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Impact of Chorion-Derived Mesenchymal Stem Cells on the Growth of Cholangiocarcinoma

By: Lauren Harrison, MD, MS
Posted: Friday, September 30, 2022

Human chorion-derived mesenchymal stem cells appear to have an anticancer effect on cholangiocarcinoma cells, providing a potential opportunity for alternative cell therapy with or without conventional chemotherapy. The impact of this type of stem cells on cholangiocarcinoma cells was studied by Chairat Tantrawatpan, PhD, of Thammasat University, Thailand, and his colleagues. Their work was recently published in Scientific Reports.

“These results indicate, for the first time, that [human chorion derived–mesenchymal stem cells] release soluble factors that induce apoptosis of human cholangiocarcinoma cells,” concluded the authors.

Researchers used flow-cytometry analysis to characterize the surface antigens present on isolated mesenchymal stem cells derived from chorion tissue. They then used these stem cells to create a conditioned medium to expose to the cholangiocarcinoma cells. A variety of assays were used to assess the proliferation of three different cholangiocarcinoma cell lines incubated with increasing concentrations of chorion-derived mesenchymal stem cell–conditioned media Western blot analysis aided in understanding the role mesenchymal stem cells may play in modulating the JAK2/STAT3 pathway.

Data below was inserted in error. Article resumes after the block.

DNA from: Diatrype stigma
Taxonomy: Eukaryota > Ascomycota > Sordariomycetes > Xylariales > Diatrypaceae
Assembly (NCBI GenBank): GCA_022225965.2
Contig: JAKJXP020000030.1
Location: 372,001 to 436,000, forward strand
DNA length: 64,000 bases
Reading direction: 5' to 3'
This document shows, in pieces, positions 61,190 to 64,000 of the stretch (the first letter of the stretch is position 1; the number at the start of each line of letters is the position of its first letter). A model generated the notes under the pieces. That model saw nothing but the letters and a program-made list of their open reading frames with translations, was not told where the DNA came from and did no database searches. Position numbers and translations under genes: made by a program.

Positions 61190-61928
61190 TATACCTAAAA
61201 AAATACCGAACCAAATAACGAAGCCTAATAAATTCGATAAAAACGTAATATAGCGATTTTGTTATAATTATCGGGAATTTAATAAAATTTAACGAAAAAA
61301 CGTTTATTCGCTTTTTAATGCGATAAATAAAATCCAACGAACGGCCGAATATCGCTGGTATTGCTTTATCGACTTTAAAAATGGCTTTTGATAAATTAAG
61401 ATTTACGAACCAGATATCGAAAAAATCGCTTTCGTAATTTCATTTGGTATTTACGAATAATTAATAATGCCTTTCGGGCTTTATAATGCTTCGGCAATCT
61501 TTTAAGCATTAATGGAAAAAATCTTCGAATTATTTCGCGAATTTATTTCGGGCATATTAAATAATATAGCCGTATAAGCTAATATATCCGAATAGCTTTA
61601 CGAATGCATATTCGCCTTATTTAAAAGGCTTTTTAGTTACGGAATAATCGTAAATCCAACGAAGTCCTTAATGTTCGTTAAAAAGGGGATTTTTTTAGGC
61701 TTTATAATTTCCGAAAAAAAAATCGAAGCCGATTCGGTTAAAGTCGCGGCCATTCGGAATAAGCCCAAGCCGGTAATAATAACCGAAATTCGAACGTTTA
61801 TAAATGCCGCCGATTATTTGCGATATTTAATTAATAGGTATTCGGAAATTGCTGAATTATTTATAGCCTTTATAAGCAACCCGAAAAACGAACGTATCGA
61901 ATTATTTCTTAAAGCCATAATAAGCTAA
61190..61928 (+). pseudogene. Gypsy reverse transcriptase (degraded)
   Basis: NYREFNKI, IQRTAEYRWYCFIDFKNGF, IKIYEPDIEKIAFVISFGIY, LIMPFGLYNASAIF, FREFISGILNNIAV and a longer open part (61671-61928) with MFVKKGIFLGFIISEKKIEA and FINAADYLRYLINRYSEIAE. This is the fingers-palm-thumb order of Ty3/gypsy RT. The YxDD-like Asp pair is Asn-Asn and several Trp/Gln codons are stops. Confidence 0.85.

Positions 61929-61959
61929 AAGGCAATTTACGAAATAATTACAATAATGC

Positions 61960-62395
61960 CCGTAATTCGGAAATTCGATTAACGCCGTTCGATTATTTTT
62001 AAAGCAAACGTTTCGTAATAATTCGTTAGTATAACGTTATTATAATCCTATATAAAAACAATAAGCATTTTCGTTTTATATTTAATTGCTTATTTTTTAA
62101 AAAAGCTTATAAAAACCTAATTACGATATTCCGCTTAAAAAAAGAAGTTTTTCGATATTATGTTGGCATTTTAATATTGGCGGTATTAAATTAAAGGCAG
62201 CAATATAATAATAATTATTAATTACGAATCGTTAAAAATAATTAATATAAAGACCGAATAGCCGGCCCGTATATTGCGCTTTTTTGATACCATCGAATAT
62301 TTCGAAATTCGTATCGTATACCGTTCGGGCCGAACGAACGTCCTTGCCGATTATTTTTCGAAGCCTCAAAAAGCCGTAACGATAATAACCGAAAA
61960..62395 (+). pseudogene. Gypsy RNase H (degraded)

When incubated with CH-CM, the amount of surviving cholangiocarcinoma cells was dramatically decreased, from between 86.9% and 96.0% to 1.5% and 38.0% among the three tested cell lines. The apoptotic cell population was increased in a dose-dependent manner as well, from 0.3% to 2.4% up to 56.2% to 84.0% in the different cholangiocarcinoma lines. Researchers found that the mesenchymal stem cell–conditioned medium may have affected apoptosis of the cancer cells by inducing the loss of mitochondrial membrane potential and activating and regulating apoptosis-related proteins (including BAX, cleaved caspase-3, cleaved PARP, and BCL2). In addition, CH-CM seemed to suppress JAK2/STAT3 signaling in the cholangiocarcinoma cell lines. This inhibitory capability may be mediated through the inhibition of interleukin-6–induced JAK2/STAT3.

Disclosure: The study authors reported no conflicts of interest.

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